I am very pleased that Network Rail responded so well and are giving Kew Bridge Station a 'facelift,' which will help local residents. It will make the station seem cleaner and safer and I welcome their efforts to improve it for passengers. As a group, we are also in discussion regarding the future of the station building at Kew Bridge. As it is a Listed Building, it is obviously of architectural importance. It would be excellent if it could be restored to its former glory and put to good use.
The group is going to meet again within the next month to review progress and discuss next steps.
Maria Miller, MP for Basingstoke, has welcomed the Localism Bill published by the Government on 13 December. The Bill will give individuals, groups, and their local councils a much greater say in decisions affecting their local communities.


Maria said: “This new legislation will make a real difference to how local matters are decided. The Community Rights measures, for example, will give new rights to local community and voluntary groups to protect, improve and even run important frontline services that might otherwise close down, such as local shops, pubs and libraries,.”


Maria added: “This Bill offers great opportunities for Basingstoke. Among other things, it will radically reform the planning system so that local people have a greater say and influence over what Basingstoke looks like in the future. Giving local people the opportunity to shape the development of the communities in which they live is something that I have long campaigned for, and I am delighted to see it being enshrined in law.


“The Borough Council’s current consultation on the number of new homes needed in Basingstoke is part of this process of taking local people’s views into consideration in developing a vision for the future. I would urge all residents to let the Council have their views on this before the end of the consultation on 14 January.”


Starting with a Bang

The long parliamentary recess has started - weeks without time being spent in the weekly grindingly boring train ride to London and back. Mind you its a hectic pace back at Southport but you can control your agenda better.

Yesterday I found a little time for light exercise the odd game of table tennis and a workout with heavy weights.
I've done the latter all my adult life and it has a slight addictive quality. If you don't do it for a while you actually feel muscle cramps only relieved by putting the old system under pressure.
Constraints of time often mean I forego all the warm ups and warm downs etc. So there I was on Tuesday doing a few front squats in excess of 300lb. I finished, replacing the barbell on the shoulder-high squat stand or so I thought. The stand was not aligned right .It tilted sideways as I released the weight and as the weight crashed to the floor the stand was pulled rapidly down by it pausing on its way to hit the stooping me on the head and catching me on the hand.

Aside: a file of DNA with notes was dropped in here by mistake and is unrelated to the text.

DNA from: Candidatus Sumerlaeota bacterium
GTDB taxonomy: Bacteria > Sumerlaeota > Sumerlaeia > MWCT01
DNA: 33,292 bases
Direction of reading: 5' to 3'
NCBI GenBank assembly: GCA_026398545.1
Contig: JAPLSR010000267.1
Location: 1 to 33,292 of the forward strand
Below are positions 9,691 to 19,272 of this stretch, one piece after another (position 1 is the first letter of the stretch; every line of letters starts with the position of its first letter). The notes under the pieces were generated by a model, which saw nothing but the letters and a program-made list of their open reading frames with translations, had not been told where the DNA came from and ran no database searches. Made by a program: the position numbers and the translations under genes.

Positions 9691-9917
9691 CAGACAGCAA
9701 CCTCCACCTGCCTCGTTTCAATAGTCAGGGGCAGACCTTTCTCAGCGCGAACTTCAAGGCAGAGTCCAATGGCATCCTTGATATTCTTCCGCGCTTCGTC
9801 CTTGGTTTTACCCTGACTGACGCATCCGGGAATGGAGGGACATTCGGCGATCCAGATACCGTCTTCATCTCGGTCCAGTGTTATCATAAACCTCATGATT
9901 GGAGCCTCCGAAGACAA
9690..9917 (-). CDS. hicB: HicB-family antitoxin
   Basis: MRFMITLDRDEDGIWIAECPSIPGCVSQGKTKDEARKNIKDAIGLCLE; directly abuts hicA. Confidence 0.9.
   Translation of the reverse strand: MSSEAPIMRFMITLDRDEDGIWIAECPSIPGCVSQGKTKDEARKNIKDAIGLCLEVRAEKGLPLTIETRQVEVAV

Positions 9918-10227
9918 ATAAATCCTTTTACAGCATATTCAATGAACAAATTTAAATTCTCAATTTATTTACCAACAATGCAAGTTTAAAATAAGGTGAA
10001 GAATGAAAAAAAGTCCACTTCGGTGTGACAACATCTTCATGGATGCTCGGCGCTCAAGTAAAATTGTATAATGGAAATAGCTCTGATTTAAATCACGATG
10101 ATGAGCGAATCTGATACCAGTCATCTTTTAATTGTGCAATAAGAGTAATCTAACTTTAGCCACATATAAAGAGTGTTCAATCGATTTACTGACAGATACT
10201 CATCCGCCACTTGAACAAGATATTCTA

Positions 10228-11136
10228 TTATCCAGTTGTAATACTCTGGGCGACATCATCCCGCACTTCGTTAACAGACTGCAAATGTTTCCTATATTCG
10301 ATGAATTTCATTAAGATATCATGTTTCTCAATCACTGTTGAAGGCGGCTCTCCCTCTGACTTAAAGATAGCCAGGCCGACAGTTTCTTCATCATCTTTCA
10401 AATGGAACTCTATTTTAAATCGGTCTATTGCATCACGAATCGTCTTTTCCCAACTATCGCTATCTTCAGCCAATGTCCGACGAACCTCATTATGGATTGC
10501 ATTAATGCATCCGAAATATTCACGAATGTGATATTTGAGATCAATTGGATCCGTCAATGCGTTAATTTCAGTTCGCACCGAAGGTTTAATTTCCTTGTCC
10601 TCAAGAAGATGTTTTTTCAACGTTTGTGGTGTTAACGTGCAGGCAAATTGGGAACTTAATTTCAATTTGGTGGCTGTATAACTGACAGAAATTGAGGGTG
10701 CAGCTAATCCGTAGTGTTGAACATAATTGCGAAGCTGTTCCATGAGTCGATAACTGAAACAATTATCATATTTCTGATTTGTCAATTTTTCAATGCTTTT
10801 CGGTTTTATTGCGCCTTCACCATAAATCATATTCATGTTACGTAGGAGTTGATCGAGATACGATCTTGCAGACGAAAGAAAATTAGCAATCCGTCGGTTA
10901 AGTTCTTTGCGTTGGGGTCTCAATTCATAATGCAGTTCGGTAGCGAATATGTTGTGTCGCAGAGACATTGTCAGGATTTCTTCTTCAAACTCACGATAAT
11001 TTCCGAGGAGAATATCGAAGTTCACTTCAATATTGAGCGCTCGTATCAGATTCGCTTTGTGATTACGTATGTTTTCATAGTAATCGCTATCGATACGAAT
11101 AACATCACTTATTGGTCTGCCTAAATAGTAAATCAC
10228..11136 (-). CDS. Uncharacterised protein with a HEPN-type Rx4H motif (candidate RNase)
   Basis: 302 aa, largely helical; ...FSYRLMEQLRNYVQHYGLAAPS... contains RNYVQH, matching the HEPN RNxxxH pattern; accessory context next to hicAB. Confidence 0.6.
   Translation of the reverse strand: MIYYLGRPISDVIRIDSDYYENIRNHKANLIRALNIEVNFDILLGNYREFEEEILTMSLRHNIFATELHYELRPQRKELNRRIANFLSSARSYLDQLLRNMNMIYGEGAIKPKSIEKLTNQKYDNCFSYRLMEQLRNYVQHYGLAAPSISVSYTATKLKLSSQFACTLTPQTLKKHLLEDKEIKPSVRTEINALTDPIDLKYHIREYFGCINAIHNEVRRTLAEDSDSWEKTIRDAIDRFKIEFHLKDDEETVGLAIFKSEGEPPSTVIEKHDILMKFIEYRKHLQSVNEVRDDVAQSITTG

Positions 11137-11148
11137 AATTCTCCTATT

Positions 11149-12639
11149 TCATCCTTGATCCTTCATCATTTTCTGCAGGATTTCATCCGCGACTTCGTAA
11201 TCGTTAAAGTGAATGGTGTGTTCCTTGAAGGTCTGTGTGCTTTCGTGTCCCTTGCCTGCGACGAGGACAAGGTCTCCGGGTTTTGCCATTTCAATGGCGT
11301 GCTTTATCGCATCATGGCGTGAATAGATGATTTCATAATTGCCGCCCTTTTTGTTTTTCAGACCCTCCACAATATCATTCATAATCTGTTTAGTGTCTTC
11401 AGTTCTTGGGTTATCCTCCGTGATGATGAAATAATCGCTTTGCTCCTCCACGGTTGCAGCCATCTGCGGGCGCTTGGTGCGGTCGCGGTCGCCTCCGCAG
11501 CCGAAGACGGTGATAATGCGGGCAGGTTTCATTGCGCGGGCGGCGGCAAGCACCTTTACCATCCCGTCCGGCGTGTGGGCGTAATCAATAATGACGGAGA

If you wanted to dramatise it , it might be compared to being hit on the head by a 20 stone man with an iron bar from a short distance. I thought I'd better take a break. We've had enough by- elections recently
When the family saw me with a lump as though a tennis ball had been buried in my scalp I was advised to pop into A&E. So clutching a plastic bag filled with ice cubes to my temple and bleeding from my finger I was run there and tested by some very nice jolly staff who established so far as we could tell that there was no skull or brain damage.At any rate I could still recall who the Prime Minister and reigning monarch was. I left a wiser man with a determination to avoid photo opportunities for a few days.
Desperate to prove they are doing something about the rising toll of deaths from guns and knives the government have resorted to the old idea of an "amnesty." This will enable a few aging war veterans who collected a "souvenir" and some farmers who forgot to renew their shotgun licenses to hand over guns that would never have been used for any kind of crime. Some of the younger "wannabe" gansters may also find that their weapons, usually replicas, are handed in by angry mothers.

This will be enough for the amnesty to achieve its real objective - photos of a smiling Minister in front of an impressive looking array of guns claiming that the government have "taken action".

But make no mistake the serious criminals will continue to roam the streets without any fear of being stopped and searched, (human rights) and knowing that even if by some chance they are found in poossession of a gun or knife the sentence will be minimal.

The toll of death will continue to rise.